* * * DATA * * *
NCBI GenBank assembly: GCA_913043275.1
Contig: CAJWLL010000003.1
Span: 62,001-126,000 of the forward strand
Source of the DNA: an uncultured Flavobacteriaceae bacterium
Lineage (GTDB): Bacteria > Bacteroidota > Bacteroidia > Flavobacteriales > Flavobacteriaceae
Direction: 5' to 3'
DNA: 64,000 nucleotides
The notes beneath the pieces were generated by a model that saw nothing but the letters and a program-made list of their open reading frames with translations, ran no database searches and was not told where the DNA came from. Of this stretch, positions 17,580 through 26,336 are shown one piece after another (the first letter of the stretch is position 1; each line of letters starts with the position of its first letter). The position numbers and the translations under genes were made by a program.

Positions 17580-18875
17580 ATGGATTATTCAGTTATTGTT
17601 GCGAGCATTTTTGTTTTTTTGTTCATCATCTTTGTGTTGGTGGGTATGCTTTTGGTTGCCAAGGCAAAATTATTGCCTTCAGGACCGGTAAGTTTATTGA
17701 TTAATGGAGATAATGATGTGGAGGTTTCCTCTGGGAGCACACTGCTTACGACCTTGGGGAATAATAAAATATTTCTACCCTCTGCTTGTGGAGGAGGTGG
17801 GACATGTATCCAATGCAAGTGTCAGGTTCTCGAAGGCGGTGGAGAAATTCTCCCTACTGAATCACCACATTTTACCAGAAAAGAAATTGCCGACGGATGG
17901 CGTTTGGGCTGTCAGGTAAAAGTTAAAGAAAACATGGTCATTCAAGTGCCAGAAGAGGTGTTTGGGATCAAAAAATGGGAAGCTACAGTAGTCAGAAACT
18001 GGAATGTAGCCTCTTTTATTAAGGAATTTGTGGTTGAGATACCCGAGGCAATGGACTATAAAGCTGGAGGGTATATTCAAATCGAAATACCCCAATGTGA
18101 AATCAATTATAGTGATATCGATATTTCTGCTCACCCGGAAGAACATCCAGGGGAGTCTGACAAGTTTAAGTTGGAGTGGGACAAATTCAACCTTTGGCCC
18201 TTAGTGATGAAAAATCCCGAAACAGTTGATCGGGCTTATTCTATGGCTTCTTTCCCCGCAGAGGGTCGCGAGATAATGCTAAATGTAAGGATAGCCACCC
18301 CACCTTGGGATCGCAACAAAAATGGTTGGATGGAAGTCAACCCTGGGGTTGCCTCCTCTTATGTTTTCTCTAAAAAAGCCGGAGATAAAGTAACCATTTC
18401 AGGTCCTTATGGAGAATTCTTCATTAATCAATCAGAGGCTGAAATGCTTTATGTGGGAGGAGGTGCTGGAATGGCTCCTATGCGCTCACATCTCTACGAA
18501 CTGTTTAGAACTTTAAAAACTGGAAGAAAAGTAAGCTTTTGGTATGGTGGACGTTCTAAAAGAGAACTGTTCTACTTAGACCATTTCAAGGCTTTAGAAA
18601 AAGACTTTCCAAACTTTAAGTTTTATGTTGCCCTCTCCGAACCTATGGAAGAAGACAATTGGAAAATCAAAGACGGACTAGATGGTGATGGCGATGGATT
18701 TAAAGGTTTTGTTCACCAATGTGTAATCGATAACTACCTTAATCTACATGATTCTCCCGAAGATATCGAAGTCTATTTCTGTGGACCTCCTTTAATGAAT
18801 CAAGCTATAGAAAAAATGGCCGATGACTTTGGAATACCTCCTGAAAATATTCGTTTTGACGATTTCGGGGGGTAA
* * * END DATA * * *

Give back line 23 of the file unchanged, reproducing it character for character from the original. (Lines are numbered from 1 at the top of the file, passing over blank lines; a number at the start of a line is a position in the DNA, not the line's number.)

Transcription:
18801 CAAGCTATAGAAAAAATGGCCGATGACTTTGGAATACCTCCTGAAAATATTCGTTTTGACGATTTCGGGGGGTAA